Comment: Jose Mourinho can no longer waste Marcus Rashford's fearlessness as Manchester derby looms
Like prodigies before him, the teenager 'just does it' - and both club and country should be seizing on this boldness of youth
It is something that Michael Owen said about being an 18-year-old footballer in a very compelling new interview which gets to the heart of why Marcus Rashford is playing in a way that we will witness only very briefly before this particular kind of flame is extinguished.
“When I was 18 I feared nothing,” Owen said. “I just did it. It didn’t matter who I was playing against. I had an unshakeable self-belief. Nothing bothered me. The prospect of scoring against Argentina at the World Cup? It felt natural.”
Later in his career, Owen did what you or I would do in his position. He’d look at the team sheet of the team he was up against, know that if he was up against Rio Ferdinand or John Terry he might have a problem on his hands, so would target “the other centre half, maybe play on him instead, because he wasn’t as strong. You lose that air of fearlessness.” The interview is in Simon Hughes’ new book on Liverpool in the last decade, entitled ‘Ring of Fire.’
And so it is with Rashford, an 18-year-old who does not have the consciousness to consider being second best and who plays his football in the raw. Most players who had been dumped to the Manchester United bench and enjoyed only 19 minutes of competitive football under Jose Mourinho this season would let that play on their mind.
If they also happened to be consigned to the England under-21 team they would set out with something to prove - and then perhaps be tight, tense and perform less well. Not Rashford. He, too, just “did it”, as Owen put it, scoring a scintillating hat-trick in the 6-1 demolition of Norway at Colchester on Tuesday night.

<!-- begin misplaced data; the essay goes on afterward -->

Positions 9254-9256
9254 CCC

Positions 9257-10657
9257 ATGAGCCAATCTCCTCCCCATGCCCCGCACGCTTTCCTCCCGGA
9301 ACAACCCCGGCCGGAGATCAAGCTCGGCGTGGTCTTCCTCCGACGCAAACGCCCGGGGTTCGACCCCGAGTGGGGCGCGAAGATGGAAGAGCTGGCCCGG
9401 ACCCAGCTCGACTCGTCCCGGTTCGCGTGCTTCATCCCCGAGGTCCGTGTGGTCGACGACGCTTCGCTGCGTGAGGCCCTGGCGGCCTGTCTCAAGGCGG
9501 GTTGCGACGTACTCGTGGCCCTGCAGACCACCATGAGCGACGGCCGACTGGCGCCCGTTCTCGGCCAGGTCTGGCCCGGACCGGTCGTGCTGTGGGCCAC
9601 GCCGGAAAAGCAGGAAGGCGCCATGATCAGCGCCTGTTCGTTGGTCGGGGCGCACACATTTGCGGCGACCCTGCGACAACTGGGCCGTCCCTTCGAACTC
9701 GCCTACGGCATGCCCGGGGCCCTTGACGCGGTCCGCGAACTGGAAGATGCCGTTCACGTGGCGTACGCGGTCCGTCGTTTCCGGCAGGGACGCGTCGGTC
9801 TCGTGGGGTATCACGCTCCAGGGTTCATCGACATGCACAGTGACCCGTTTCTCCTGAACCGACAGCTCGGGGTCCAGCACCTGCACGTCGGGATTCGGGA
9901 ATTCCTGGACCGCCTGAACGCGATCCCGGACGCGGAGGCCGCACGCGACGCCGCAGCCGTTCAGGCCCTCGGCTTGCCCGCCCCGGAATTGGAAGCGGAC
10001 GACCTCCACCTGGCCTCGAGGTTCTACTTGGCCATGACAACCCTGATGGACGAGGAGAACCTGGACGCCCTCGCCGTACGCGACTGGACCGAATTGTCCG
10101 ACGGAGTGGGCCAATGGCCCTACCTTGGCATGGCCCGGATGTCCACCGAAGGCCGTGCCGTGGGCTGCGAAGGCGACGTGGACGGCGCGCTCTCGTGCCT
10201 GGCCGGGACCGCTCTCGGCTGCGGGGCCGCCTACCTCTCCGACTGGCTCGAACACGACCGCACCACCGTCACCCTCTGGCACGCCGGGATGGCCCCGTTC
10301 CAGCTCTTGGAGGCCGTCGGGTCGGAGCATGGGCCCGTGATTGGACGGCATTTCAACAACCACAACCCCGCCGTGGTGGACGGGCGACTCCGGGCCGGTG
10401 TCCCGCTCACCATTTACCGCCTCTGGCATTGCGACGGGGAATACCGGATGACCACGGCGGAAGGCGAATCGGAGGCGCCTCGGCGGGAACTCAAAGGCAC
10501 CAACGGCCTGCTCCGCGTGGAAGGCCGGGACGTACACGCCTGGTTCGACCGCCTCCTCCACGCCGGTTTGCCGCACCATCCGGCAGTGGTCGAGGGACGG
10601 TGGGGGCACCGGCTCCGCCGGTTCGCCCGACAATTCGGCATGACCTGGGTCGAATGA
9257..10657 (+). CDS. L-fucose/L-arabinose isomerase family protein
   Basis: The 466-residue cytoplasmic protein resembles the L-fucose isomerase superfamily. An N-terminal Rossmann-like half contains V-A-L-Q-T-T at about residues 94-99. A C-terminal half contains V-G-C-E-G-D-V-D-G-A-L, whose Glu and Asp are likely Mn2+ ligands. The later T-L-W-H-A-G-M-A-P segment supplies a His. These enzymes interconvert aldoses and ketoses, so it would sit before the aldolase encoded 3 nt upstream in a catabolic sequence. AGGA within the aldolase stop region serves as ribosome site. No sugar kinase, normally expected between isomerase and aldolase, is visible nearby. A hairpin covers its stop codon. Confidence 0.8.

Rashford’s consignment to the margins is what you get with Mourinho, as we all know. It is the problem with Mourinho. If Mourinho had been in charge at United last season, we can safely assume that Rashford would not even have burst onto the scene in the way he has. There would not have been that breakthrough goal in a Manchester derby, and all that followed. That’s because Mourinho is, of course, rarely inclined to take a punt on an untried 17-year-old.
When the United manager was asked about Rashford’s demotion to the under 21s last week, he had his answers ready, of course, because it is his limited part at Old Trafford this season which had contributed to the situation.
“The situation with England is funny because when you are 18 years old and are in the Under-21 national team, I don't think it's a drama," Mourinho said. "To be honest, for his development, I think it's better to be in the Under-21s and play two international matches than go to Slovakia with the first team and sit watching Harry Kane and [Jamie] Vardy and those experienced players that Sam is going to select…”
Palpable nonsense. Rashford revealed in the very fleeting role he got at the European Championships this summer that he is senior England class, not under 21. He makes things happen. Club? Country? It’s immaterial. When you are 17 or 18, the fearlessness is just the same. Within 12 months of scoring on his debut for Liverpool against Wimbledon, Owen had become a regular in the team and scored against Argentina in the 1998 World Cup.
The arrival and impact of Zlatan Ibrahimovich is naturally delighting United fans as much as the swagger which has been restored to the side. But Ibrahimovich is in the home straight of his career. He will look at the team sheet and decide who the other centre half is.
United would be far better served by Rashford being given the starting place which he warrants. Great if Zlatan flourishes. Sublime if Rashford does, at a club which has always loved developing its own jewels. It’s six months since he became the youngest scorer in a Manchester derby. His starting place in Saturday’s local clash should not even constitute a debate.
Independent News Service